Step by step installation of Exchange 2016(Part1)

Step by step installation of Exchange 2016

I’ve used Windows Server 2012 R2 servers for both Exchange and Domain Controllers here. Assuming, no prior versions of Exchange have been installed into the lab, and Exchange 2016 will be deployed from scratch. We will be deploying Exchange 2016 using the graphical interface here. There are only two roles in Exchange 2016: Mailbox and Edge Transport. I’ll be doing the mailbox role installation here.

Hardware Requirements:

Processor:

  • x64 architecture-based computer with Intel processor that supports Intel 64 architecture.
  • AMD processor that supports the AMD64 platform
  • Intel Itanium IA64 processors not supported

Memory:

  • Mailbox 8GB minimum
  • Edge Transport 4GB minimum

Storage:

  • At least 30 GB on the drive on which you install Exchange
  • An additional 500 MB of available disk space for each Unified Messaging (UM) language pack that you plan to install.
  • 200 MB of available disk space on the system drive.
  • A hard disk that stores the message queue database on with at least 500 MB of free space.

Operating System:

  • Windows Server 2012 R2 Standard or Datacenter
  • Windows Server 2012 Standard or Datacenter

Supported clients:

  • Outlook 2016
  • Outlook 2013
  • Outlook 2010 with KB2965295
  • Outlook for Mac for Office 365
  • Outlook for Mac 2011

Exchange 2016 prerequisites:

  1. Make sure that the functional level of your forest is at least Windows Server 2008, and that the schema master is running Windows Server 2008 or later.

  2. Install the Remote Tools Administration Pack

    Install-WindowsFeature RSAT-ADDS

  3. The prerequisites that are needed to install Exchange 2016 on computers running Windows Server 2012 or Windows Server 2012 R2 depends on which Exchange role you want to install. Run the below command to install the required Windows roles and features for mailbox role.

Install-WindowsFeature AS-HTTP-Activation, Desktop-Experience, NET-Framework-45-Features, RPC-over-HTTP-proxy, RSAT-Clustering, RSAT-Clustering-CmdInterface, RSAT-Clustering-Mgmt, RSAT-Clustering-PowerShell, Web-Mgmt-Console, WAS-Process-Model, Web-Asp-Net45, Web-Basic-Auth, Web-Client-Auth, Web-Digest-Auth, Web-Dir-Browsing, Web-Dyn-Compression, Web-Http-Errors, Web-Http-Logging, Web-Http-Redirect, Web-Http-Tracing, Web-ISAPI-Ext, Web-ISAPI-Filter, Web-Lgcy-Mgmt-Console, Web-Metabase, Web-Mgmt-Console, Web-Mgmt-Service, Web-Net-Ext45, Web-Request-Monitor, Web-Server, Web-Stat-Compression, Web-Static-Content, Web-Windows-Auth, Web-WMI, Windows-Identity-Foundation -Restart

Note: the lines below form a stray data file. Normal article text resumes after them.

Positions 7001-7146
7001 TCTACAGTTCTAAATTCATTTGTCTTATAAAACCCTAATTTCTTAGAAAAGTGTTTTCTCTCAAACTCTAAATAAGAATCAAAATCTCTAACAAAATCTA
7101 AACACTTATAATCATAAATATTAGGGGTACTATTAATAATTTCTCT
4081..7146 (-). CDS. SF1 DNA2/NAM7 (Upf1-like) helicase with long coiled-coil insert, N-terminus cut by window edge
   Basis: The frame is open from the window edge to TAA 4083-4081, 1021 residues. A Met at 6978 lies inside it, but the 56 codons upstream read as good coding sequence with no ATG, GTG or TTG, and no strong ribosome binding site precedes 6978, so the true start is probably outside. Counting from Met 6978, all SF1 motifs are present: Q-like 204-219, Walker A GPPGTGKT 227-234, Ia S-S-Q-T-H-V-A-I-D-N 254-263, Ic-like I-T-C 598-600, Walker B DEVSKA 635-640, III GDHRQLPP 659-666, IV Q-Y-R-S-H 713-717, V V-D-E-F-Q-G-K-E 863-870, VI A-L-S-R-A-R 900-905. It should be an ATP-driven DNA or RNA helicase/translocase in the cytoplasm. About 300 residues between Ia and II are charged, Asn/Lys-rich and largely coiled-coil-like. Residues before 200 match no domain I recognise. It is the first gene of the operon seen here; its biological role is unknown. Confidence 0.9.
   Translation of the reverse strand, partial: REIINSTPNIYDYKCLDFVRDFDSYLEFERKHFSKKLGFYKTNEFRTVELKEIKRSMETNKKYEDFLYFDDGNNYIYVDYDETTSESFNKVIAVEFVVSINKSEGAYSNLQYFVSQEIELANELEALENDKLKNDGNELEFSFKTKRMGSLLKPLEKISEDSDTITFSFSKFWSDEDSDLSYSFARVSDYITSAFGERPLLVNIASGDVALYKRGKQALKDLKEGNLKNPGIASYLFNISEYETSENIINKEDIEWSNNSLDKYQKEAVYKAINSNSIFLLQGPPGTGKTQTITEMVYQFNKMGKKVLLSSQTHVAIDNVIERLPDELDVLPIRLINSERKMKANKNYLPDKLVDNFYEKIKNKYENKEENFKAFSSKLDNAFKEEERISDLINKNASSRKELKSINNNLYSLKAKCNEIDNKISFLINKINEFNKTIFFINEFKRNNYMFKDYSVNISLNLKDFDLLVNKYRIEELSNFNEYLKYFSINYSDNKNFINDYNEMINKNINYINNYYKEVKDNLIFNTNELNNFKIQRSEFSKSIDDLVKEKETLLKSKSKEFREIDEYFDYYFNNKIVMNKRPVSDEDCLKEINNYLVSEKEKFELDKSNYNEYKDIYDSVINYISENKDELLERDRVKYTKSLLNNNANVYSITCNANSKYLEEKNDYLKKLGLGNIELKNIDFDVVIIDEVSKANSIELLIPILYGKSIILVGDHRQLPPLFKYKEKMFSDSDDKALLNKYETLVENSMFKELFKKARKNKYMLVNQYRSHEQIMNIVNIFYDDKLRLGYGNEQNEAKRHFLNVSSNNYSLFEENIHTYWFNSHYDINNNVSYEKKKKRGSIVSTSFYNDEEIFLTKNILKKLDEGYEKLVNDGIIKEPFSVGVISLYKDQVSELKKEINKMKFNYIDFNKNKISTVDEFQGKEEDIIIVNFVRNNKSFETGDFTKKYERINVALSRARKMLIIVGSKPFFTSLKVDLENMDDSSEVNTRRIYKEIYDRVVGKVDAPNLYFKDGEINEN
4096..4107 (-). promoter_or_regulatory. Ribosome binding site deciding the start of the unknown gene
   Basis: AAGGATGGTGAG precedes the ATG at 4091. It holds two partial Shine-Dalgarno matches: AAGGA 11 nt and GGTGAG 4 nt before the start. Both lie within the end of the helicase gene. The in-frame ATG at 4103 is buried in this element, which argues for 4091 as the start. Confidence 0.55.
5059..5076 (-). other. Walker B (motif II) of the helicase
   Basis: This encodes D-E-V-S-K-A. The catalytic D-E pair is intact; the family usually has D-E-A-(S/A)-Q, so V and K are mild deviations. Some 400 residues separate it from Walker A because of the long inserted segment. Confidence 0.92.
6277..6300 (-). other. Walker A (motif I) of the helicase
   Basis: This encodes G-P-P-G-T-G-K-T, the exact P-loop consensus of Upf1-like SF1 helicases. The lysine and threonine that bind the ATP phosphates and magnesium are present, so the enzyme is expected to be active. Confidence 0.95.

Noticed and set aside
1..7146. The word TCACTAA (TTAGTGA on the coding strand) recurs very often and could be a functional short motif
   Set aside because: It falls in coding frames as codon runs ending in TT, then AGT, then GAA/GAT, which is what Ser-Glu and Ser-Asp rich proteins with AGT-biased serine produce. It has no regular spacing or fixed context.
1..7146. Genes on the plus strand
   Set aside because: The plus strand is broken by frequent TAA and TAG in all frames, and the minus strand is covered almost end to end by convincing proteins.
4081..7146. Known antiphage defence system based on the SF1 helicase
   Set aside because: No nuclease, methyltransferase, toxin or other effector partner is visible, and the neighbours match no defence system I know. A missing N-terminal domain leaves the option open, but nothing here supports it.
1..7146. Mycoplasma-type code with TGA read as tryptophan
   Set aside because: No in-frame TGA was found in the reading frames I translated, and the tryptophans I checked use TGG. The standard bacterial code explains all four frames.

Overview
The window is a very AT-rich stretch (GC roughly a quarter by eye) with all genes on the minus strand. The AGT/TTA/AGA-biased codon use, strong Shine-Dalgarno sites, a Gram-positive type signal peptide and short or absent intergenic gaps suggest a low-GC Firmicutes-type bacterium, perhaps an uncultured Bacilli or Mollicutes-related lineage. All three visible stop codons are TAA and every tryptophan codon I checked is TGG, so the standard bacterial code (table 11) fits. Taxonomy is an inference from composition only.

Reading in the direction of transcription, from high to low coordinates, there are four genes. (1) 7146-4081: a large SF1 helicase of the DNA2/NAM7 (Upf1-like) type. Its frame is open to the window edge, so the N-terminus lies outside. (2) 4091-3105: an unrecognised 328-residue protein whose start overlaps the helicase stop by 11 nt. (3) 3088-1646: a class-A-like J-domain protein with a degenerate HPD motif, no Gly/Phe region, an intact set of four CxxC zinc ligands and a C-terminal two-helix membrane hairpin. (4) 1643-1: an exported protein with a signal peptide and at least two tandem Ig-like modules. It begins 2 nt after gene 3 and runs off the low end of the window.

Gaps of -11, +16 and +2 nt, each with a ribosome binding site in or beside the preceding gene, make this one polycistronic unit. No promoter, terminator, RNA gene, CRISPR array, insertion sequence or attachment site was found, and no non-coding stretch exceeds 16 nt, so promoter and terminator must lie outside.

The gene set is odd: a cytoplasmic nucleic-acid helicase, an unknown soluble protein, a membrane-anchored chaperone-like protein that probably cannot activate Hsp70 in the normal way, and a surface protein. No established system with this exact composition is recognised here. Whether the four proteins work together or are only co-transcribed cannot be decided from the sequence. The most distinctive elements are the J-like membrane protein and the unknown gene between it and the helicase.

4. Install .NET Framework 4.5.2 on the computer from where we are planning to prepare Active Directory.

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5. Install Microsoft Unified Communications Managed API 4.0, Core Runtime 64-bit

 

Prepare Schema:

Extending the Active Directory schema adds and updates classes, attributes, and other items. These changes are needed so that Exchange can create containers and objects to store information about the Exchange organization. Because Exchange makes a lot of changes to the Active Directory schema. After Exchange is finished extending the schema, it sets the schema version, which is stored in the ms-Exch-Schema-Version-Pt attribute. If you want to make sure that the Active Directory schema was extended successfully, you can check the value stored in this attribute. If the value in the attribute matches the schema version listed for the release of Exchange 2016 you installed, extending the schema was successful.

Prepare Active Directory

During this step, Exchange will create containers, objects, and other items in Active Directory that it’ll use to store information. The collection of all of the Exchange containers, objects, attributes, and so on, is called the Exchange organization.

When you run the command below to prepare Active Directory for Exchange, you’ll need to name the Exchange organization. This name is used internally by Exchange and isn’t normally seen by users. The name of the company where Exchange is being installed is often used for the organization name. The name you use won’t affect the functionality of Exchange or determine what you can use for email addresses. You can name it anything you want, as long as you keep the following in mind:

  • You can use any uppercase or lowercase letters from A to Z.
  • You can use numbers 0 to 9.
  • The name can contain spaces as long as they’re not at the beginning or end of the name.
  • You can use a hyphen or dash in the name.
  • The name can be up to 64 characters but can’t be blank.
  • The name can’t be changed after it’s set.

Below RTC & CS* groups are created once the step is completed.

 Prepare Active Directory domains

The final step to get Active Directory ready for Exchange is to prepare each of the Active Directory domains where Exchange will be installed or where mail-enabled users will be located. This step creates additional containers and security groups, and sets permissions so that Exchange can access them.

I will be continuing with the installation of exchange in “Step by step installation of Exchange 2016(Part2)” of this article.


 Category: Exchange
About Anoop Karikuzhiyil Babu

<p>Started his career with Exchange 2003 as a Microsoft Support Engineer, later moved to Microsoft Enterprise Unified Communication Team as Premier Engineer. Post handling numerous Premier environments and deployments, currently settled as a Solution Architect for Messaging and Collaboration in United Arab Emirates largest Tier3 Datacenter.</p>

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2 Comments

  1. Reply

    If I want to created a 2 MBX server DAG with Exchange server 2016, what would be the steps to install Exchange 2016 on the d server?

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